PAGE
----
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Pressure Beat mixes
About Pressure Beat
Jamaica is probably best known for their immense musical output. It never ceases to amaze me that an island so small, relatively speaking, produces so vast an amount of great music and, in the process, is able to influence the entire world with their unique and one-of-a-kind sound. But there is more to Jamaica than just the music alone, ofcourse. Its isolation has granted the island with extraordinary flora and fauna, including thousands of plants, manifold sorts of reptiles and numerous kinds of butterflies. If birdwatching is your thing, a visit to Jamaica even seems mandatory. Currently Jamaica hosts an impressive 324 species of birds, of which a whopping 160 are rare and an elite class of 28 are exclusive to the island. The Doctor Bird is one of those endemic species -the Arawaks called it the “God Bird”, for they believed it possessed magical powers – and is one of the national symbols of the nation.
Naturally, the music scene of Jamaica took influence from their surroundings, although less than you’d expect with that rich an avifauna. The legendary engineer Graeme Goodal named his label after the humming bird, Jackie Mittoo imitated a songbird and Alton Ellis wondered “Why birds follow spring.” The latter was a big hit when it was released by Treasure Isle in 1967 and it has never stopped to grasp the attention of musicians, singers and fans alike. Even today the riddim is very popular and it can pride itself in receiving an update every few years or so.
Joe Gibbs, never one to deny a good Treasure Isle riddim a new lick, also made good use of it. The Professionals recorded their version ten years after the original cut was released and it can be found in various shapes and forms. Errol Thompson had big fun with it on “Tribesman Rockers” – which may very well be the best known cut, as it was included on the popular African Dub Chapter 3 album – and Cornell Campbell used it on his version of the Alton Ellis hit. I have yet to come across a seven inch release of the Cornell take, but the song, a great effort, is featured on the superb United Dreadlocks Volume 2 album. Cornell later released another track called “Wise Bird” on the Roots label, but with a different backing. He has also recorded it for Studio One. The most stripped down version of the Joe Gibbs cut of the riddim can be found on the seven inch that is on display here. “Throw it Joe” thrives on its heavy drum and bass footing, with some percussion thrown in for good measure, a creepy flute sticking its head around the corner and horns coming in and out of the mix. If you feel African Dub is too heavy with beeps, carhorns, flushing toilets and whatnot, then “Throw it Joe” is definitely the one to check out.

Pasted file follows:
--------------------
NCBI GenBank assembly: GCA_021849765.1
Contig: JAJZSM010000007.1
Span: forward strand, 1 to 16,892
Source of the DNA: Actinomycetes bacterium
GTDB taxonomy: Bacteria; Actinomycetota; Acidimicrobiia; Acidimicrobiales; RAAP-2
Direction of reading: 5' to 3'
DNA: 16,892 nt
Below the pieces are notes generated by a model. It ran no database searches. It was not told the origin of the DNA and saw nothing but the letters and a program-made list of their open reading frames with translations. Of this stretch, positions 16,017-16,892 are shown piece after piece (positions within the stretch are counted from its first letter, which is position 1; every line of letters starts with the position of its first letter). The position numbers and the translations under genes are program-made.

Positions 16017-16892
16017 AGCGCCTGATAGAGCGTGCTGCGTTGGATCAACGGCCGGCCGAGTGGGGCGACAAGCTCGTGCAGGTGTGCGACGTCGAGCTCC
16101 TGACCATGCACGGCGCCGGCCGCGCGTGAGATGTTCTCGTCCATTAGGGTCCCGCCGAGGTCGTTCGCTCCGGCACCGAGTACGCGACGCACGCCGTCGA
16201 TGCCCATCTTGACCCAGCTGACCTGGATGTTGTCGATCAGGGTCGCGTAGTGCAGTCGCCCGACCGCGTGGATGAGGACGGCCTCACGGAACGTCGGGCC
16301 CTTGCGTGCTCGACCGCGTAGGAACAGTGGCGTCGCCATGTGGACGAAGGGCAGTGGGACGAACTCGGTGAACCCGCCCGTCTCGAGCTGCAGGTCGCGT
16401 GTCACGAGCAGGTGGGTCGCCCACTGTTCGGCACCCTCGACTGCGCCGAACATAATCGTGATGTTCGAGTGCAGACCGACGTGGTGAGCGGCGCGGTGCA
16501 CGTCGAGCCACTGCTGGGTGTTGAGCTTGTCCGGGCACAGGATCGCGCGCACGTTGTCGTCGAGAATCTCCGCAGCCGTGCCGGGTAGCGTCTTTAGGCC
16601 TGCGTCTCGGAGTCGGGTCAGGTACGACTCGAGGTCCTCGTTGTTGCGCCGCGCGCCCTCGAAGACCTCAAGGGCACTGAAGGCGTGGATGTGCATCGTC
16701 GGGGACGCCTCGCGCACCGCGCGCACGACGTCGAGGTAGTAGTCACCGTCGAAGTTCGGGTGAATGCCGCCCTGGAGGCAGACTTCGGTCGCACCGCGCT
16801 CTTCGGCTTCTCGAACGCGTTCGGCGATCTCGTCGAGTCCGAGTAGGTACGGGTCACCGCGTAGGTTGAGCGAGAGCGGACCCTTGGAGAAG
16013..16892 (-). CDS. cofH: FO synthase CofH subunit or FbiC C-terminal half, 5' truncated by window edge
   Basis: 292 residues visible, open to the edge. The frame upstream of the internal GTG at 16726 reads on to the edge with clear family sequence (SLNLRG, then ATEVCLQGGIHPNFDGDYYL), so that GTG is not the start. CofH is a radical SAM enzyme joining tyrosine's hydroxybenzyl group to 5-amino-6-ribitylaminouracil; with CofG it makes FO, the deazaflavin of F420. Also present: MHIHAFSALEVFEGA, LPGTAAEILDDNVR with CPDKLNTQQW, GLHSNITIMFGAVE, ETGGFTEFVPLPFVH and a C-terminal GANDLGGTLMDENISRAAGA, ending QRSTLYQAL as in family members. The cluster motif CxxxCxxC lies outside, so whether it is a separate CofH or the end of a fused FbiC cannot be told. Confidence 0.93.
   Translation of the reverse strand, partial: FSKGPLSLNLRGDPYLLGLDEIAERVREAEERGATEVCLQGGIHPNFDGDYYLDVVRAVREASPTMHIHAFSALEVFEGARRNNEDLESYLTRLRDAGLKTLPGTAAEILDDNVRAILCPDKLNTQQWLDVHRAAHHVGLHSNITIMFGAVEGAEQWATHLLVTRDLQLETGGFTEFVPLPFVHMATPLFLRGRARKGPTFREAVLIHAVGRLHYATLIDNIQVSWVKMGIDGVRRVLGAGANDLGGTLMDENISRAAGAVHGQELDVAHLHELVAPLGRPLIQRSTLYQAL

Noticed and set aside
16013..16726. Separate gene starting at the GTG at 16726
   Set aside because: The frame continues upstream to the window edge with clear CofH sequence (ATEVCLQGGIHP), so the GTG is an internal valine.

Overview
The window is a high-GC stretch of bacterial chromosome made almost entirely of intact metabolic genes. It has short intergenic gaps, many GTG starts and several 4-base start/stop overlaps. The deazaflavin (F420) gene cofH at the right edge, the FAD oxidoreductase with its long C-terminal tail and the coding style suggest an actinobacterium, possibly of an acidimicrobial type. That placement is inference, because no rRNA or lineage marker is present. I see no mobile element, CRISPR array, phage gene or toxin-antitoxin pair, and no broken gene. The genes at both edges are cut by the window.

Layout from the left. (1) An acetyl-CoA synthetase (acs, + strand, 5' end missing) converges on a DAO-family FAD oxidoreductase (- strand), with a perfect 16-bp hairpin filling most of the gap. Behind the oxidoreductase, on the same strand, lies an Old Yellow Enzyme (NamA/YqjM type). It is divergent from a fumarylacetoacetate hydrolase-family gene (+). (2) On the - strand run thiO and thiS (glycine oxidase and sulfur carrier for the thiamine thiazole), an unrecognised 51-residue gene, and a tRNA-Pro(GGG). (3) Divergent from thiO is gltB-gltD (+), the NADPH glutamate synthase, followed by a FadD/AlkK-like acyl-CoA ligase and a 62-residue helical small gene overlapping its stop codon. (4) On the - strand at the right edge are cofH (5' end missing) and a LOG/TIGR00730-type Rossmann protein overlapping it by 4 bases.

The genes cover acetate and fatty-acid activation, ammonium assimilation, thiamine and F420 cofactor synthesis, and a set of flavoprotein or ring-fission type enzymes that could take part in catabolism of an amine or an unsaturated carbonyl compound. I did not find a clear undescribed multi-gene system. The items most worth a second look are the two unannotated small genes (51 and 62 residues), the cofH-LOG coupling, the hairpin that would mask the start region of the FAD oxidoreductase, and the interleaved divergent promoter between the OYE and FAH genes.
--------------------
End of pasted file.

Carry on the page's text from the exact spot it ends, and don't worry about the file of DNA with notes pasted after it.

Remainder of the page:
No Bones for the Dogs itself is an outstanding instrumental in the renowned Professionals style and my favourite cut of the whole bunch. The horns are blazing, the flute and piano swirl nicely around them and the backing is rough, giving it exactly the edge it needs. This was the song that immediately caught my attention when Pressure Sounds named a sampler of Gibbs material after it, back in 2002. Although I don’t think him very good at the job, it was the intro and interjections by the deejay -that and the horn section- that lured me towards it. But who is that deejay, shouting ‘barky!’ and offering one offs such as “Right there, Joe. Throw it” ? Well, it seems Errol Thompson decided to have some more fun with the “Why Birds” riddim, but this time he wasn’t using sound effects. Instead, he used his top ranking singer: Dennis Brown. The crown prince of reggae is a natural on the mic and his energy and strong voice are unrivaled. A talent that is also on display on “No Bones”, for it is with great capability that he handles the mic and his enthusiasm is contagious. As a deejay Mister Brown lacks the skills of his contemparies, boasting an almost old-fashioned style of toasting, but it works really well on this particular record. If anything, ‘No Bones” sounds like a lot of fun was had in the studio, and exactly that sentiment oozes from the speakers. The real winner here, though, is the contrasting sound to the frolics that is provided by Vin Gordon. His trombone solo is nothing short of awe-inspiring…
(Dennis Brown caught the deejay bug, apparently, as he also recorded a toast over Junior Delgado’s “Trickster“, which was released on Dennis’ own label. – Thanks to the Pama Forum members for sharing this knowledge)
Label: Town & Country (Ja)
Release date: 1977
Riddim: Why birds follow spring / wise birds follow spring
Matrix: DSR 3732 / DSR 3733
(originally posted on 21-07-14)
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